Polynomial-time Approximation Schemes (PTAS)

Timo I. Denk, TINF16B1, DHBW Karlsruhe

Theoretical CS Seminar (April 12, 2019)

Slides available at timodenk.com/talks/ptas


  1. Background and motivation
  2. PTAS and FPTAS definition
  3. FPTAS for the Knapsack problem
  4. PTAS and the Traveling Salesman problem
  5. Summary
  6. Questions

Background and Motivation

Complexity Classes

  • Polynomial-time algorithms: $\mathit{P}$
  • Nondeterministic polynomial-time algorithms: $\mathit{NP}$

PTAS Description

Polynomial-time approximation schemes

Approximate solutions to $\mathit{NP}$-hard problems in $\mathit{P}$ time


  • Optimization problem: $\Pi$
  • Instances of the problem: $I\in D_\Pi$
  • Size of an instance: $n=\lvert I\rvert$
  • Approximation algorithm: $\mathcal{A}$

Objective Function Value

Solution for $I$ has an objective function value $\in\mathbb{R}^+$
Example: length of the path found for a TSP instance

  • Algorithm result: $\mathcal{A}(I)$
  • Best possible result: $\text{OPT}(I)$

PTAS and FTPAS Definition

Polynomial-time Approximation Scheme (PTAS)

Algorithm $\mathcal{A}_\epsilon$ with polynomial runtime in $n$

$$\forall I\in D_\Pi \left[ \frac{\mathcal{A}_\epsilon(I)}{\text{OPT}(I)}\le1+\epsilon \right]$$

Approximation quality $\epsilon\in(0,\infty)$; $\Pi$ is a minimization problem

Fully Polynomial-time Approximation Scheme (FPTAS)

PTAS with polynomial runtime in $n$ and $\frac{1}{\epsilon}$

with $\alpha,\beta\ge1$

PTAS but not FTPAS (examples): $\mathcal{O}(n^\frac{1}{\epsilon})$ or $\mathcal{O}(n^{\frac{1}{\epsilon}!})$

Example: Knapsack Problem

Knapsack: Algorithms

Dynamic programming$\mathcal{O}(nP)$
Greedy$\mathcal{O}(n\log n)$fixed rel. guarantee
FPTAS$\mathcal{O}\mathopen{}\left(\frac{n^3}{\epsilon}\right)\mathclose{}$choosable rel. guarantee $\epsilon$

Knapsack: DP Algorithm (1)

Denoted by knapsack_dp

Takes a weight limit $W$ and a set of objects $X=\{x_1,\dots,x_n\}$

Each $x_i$ has a $\operatorname{weight}(x_i)\in\mathbb{Z}^+\le W$ and a $\operatorname{profit}(x_i)\in\mathbb{Z}^+$

Knapsack: DP Algorithm (2)

Outputs the exact solution $\text{OPT}$ in runtime


where $n=\lvert X\rvert$, $P:=\operatorname{profit}(X)=\sum_{x_i\in X}\operatorname{profit}(x_i)$

Knapsack: FPTAS (1) Overview

          def knapsack_fptas(weights, profits, W):

              scaled_profits = [ceil(p/sigma) for p in profits]

              approx_solution = knapsack_dp(weights, scaled_profits, W)

              return approx_solution
  1. Downscales all weights by some $\sigma\in\mathcal{R}^+$
  2. Passes the problem with scaled profits to knapsack_dp
  3. Returns the approximate results

Knapsack: FPTAS (2) Downscaling Intuition

knapsack_dp runs in $\mathcal{O}(nP)$

Reducing $P$ is achieved by downscaling by $\sigma$ and rounding up:

Knapsack: FPTAS (3) Choosing $\sigma$

Lower bound: $\text{LB}=\max_i\operatorname{profit}(x_i)$


Each profit is $\le\left\lceil\frac{n}{\epsilon}\right\rceil$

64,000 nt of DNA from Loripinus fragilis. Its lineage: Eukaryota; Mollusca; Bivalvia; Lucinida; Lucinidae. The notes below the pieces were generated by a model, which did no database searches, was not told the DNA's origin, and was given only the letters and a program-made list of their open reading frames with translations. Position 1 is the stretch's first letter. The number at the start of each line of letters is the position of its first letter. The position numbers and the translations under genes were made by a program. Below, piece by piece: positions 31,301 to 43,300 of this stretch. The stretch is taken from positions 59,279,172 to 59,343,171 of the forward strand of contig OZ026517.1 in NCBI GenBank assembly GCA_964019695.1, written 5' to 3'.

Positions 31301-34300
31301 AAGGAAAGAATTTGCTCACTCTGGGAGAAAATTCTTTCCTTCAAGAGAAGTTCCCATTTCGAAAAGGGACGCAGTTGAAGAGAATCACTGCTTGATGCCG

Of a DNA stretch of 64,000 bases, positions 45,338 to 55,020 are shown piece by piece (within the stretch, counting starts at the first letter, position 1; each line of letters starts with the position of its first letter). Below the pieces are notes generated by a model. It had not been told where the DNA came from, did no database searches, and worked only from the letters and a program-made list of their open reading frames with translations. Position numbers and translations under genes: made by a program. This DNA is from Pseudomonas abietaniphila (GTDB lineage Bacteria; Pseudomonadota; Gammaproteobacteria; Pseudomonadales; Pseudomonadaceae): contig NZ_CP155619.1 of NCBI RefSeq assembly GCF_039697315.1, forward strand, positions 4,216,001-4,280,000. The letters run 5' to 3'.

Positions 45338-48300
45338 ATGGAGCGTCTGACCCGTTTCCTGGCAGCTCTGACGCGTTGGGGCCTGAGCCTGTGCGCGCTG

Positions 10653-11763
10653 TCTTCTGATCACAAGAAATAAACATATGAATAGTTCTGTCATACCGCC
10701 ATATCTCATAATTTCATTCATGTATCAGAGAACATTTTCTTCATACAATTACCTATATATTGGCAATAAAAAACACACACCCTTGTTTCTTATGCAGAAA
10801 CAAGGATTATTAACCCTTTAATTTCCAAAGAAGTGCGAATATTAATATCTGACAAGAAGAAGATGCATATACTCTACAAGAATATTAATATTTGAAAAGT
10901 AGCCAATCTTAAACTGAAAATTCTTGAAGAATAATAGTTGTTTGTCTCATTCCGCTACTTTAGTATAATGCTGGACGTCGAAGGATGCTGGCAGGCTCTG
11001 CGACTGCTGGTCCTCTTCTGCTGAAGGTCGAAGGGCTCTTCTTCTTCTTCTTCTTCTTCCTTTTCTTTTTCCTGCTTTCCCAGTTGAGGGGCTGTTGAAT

Knapsack: FPTAS (4) Runtime

Upper bound of $P$: $P\le n\times\left\lceil\frac{n}{\epsilon}\right\rceil$
$P:=\operatorname{profit}(X)=\sum_{x_i\in X}\operatorname{profit}(x_i)$

$$\mathcal{O}\left(n\times n\times\left\lceil\frac{n}{\epsilon}\right\rceil\right)\subseteq\mathcal{O}\left(\frac{n^3}{\epsilon}\right)$$

Both $n$ and $\epsilon$ occur polynomially ⇒ FPTAS

Knapsack: Error Bound Proof

See Section 3.1 in the accompanying document

Example: Traveling Salesman Problem (TSP)

TSP: Definition

Given a complete, weighted graph with non-negative edge costs, find a route that visits every node exactly once with minimum cost.

$\text{OPT}$ is the cost of the best path

TSP: Problem Statement

TSP does not admit a PTAS unless $\mathit{P}=\mathit{NP}$

Proof by contradiction

Hamiltonian Cycle Problem

Decision problem, input graph $G$

Whether a cycle exists such that each node is visited exactly once

Reduction to TSP

Convert graph $G$ (Hamiltonian) to $G'$ (TSP input):

  1. Copy all nodes (from $G$ to $G'$)
  2. Copy all edges and assign cost $1$ to them
  3. All all missing edges to make $G'$ complete; cost $w\in(1,\infty)$

TSP: Proof by Contradiction

Suppose there was a PTAS with approximation guarantee $1+\epsilon$

With $w=(1+\epsilon)\times\lvert V\rvert$, the TSP-PTAS could be used to decide the Hamiltonian cycle problem in polynomial time.
Number of nodes: $\lvert V\rvert$



  • Solve NP-hard problems in polynomial time
  • Make guarantees about the maximum error
  • FPTAS are polynomial in both $n$ and $\epsilon$

Example Problems

  • Knapsack is well-tempered and admits FPTASs
  • TSP does not even admin PTASs


  • Mark de Berg. Lecture 7: Polynomial-time approximation schemes. 2017.
  • Thomas Jansen. Introduction to the theory of complexity and approximation algorithms. In Lectures on Proof Verification and Approximation Algorithms. Springer, 1998.
  • Vijay V. Vazirani. Approximation Algorithms. Springer Science & Business Media, 2013.
  • Gerhard J Woeginger. When does a dynamic programming formulation guarantee the existence of a fully polynomial time approximation scheme (fptas)? INFORMS Journal on Computing, 12(1):57–74, 2000.